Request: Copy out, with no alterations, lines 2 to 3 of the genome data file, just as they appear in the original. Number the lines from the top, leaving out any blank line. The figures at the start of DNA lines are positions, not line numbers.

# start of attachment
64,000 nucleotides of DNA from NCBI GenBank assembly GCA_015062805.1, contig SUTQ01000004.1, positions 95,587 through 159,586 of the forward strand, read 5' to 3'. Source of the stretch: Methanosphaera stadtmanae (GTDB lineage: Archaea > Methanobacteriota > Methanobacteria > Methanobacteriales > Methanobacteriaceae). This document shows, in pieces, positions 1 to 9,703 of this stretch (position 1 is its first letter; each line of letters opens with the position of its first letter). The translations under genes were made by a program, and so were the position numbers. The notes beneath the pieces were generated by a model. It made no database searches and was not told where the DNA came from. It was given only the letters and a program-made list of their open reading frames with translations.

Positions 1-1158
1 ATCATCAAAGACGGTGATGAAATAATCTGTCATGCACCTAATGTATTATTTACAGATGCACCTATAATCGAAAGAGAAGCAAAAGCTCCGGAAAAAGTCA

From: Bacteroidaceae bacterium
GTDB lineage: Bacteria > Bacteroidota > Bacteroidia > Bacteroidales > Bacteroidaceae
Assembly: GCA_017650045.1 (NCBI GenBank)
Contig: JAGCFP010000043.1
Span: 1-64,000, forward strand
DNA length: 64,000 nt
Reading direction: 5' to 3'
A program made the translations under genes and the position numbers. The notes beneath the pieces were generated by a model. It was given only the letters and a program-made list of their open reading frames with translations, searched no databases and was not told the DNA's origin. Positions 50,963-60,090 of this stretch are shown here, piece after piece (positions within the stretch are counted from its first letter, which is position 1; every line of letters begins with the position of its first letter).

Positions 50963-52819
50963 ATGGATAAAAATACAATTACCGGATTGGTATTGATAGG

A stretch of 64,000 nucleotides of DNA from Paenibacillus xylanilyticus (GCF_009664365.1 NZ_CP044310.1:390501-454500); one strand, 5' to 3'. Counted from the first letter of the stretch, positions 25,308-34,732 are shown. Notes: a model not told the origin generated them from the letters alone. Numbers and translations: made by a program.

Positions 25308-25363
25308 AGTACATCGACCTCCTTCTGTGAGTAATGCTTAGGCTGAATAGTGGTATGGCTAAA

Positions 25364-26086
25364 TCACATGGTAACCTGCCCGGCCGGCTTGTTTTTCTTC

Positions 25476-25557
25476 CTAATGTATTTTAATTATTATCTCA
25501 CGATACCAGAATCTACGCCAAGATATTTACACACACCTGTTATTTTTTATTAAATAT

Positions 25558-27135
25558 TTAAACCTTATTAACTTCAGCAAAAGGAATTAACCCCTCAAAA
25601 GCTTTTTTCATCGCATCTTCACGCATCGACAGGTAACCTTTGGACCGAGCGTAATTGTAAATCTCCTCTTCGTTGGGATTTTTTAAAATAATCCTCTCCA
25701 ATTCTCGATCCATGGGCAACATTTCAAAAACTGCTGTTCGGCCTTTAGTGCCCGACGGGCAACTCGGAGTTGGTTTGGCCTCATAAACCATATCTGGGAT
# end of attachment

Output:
Positions 1-1158
1 ATCATCAAAGACGGTGATGAAATAATCTGTCATGCACCTAATGTATTATTTACAGATGCACCTATAATCGAAAGAGAAGCAAAAGCTCCGGAAAAAGTCA